After making a splash in Cannes with ‘Mediterranea,’ which won the Critics Week Grand Prize in 2015, Jonas Carpignano is back, in Directors’ Fortnight this year, with ‘A Ciambra,’ which IFC’s Sundance Selects snapped up for U.S. distribution shortly after the premiere, reportedly following a bidding war. The young director (pictured, left) born in New York from an Italian father and an African-American mother, but raised in Rome, spoke to Variety about why he stayed in the Calabrian coastal town of Gioia Tauro for his ‘Mediterranea’ followup, and what it was like getting notes on his rough cuts from Martin Scorsese, who executive-produced the pic. Excerpts.

‘A Ciambra’ follows from ‘Mediterranea’ in various ways. I read it was actually prompted by the production’s car being stolen while shooting the short that became ‘Mediterranea.’ Can you tell me more?

Yes, I had never known about a Gypsy community in Gioia Tauro. One day our car goes missing, and I was told to ‘go to the Gypsies.’ I remember setting foot in this place and seeing these kids running around and smoking, music blasting out of all different sides, more kids riding motor bikes. It blew my mind to see this world!…They told me they would help me find the car, but they had to stop everything for three days because they were having a funeral, which was the actual death of Pio’s grandfather. The funeral scene in the film is based on the very first thing I saw of the Gypsy community when I had gone there to get my car back.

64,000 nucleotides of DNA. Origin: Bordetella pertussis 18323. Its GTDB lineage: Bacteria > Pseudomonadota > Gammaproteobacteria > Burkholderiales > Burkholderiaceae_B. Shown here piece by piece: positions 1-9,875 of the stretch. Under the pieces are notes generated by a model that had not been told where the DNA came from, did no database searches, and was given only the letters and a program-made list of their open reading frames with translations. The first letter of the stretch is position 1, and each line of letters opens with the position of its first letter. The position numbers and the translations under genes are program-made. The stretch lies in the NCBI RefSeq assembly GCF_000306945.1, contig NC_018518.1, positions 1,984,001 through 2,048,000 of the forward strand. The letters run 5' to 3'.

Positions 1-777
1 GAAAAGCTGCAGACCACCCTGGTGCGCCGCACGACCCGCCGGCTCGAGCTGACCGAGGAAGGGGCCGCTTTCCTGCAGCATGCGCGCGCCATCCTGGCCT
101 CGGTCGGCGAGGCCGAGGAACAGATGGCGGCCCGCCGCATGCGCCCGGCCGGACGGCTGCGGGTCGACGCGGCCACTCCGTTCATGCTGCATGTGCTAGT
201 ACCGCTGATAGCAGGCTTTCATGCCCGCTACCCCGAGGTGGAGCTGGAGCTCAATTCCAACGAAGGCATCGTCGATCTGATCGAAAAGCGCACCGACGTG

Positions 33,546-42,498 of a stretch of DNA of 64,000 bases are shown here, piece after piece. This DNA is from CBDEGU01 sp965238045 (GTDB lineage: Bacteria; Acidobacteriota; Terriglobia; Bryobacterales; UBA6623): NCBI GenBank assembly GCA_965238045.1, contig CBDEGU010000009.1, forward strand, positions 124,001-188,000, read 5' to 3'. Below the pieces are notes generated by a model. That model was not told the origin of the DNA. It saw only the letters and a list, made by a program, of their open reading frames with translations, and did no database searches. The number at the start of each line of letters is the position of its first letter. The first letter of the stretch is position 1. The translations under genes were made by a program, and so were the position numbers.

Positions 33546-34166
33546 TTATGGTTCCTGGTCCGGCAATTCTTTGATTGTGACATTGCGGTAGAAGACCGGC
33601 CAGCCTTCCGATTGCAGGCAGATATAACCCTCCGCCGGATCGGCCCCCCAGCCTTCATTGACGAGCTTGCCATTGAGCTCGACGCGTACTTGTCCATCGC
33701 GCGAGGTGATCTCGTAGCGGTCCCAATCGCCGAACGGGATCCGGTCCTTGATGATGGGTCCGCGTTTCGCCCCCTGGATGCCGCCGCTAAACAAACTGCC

You’ve mentioned how your personal connection with ‘Mediterranea,’ which is centred around African migrants, had to do with having an African American mother and growing up in Rome. This film, to put it simply, is about growing up. Was that the strongest aspect of your personal connection with this film?

In the beginning for sure. When I wrote the first treatment for the short, it was about growing up and also in the tradition of neorealist films I grew up on: kids in De Sica films, or kids in Rossellini films. Looking at how kids grow up is a perfect way of understanding a context. But once I met Pio, that ‘growing up’ aspect changed. There are a lot of personal things in the film, but they are a lot less about the way I grew up as opposed to my relationship with him. I was constantly inserting biographical elements of Pio’s life in the narrative.

Pio Amato and Koudos Seihon are in both films. In ‘A Ciambra’ they are very close.  What is their relationship like in real life?

It’s very similar to what you see in the film. They kind of have this unbelievable chemistry, which is why I thought it would be a great thing to put them at the center of the film. But at the same time there is always this kind of barrier between them due to their cultural contexts which neither can really overcome.

You mention in the press notes that shooting in the Ciambra at times was like Les Blank’s ‘Burden of Dreams,’ the doc about the making of ‘Fitzcarraldo.’ Can you talk to me about how tough it was?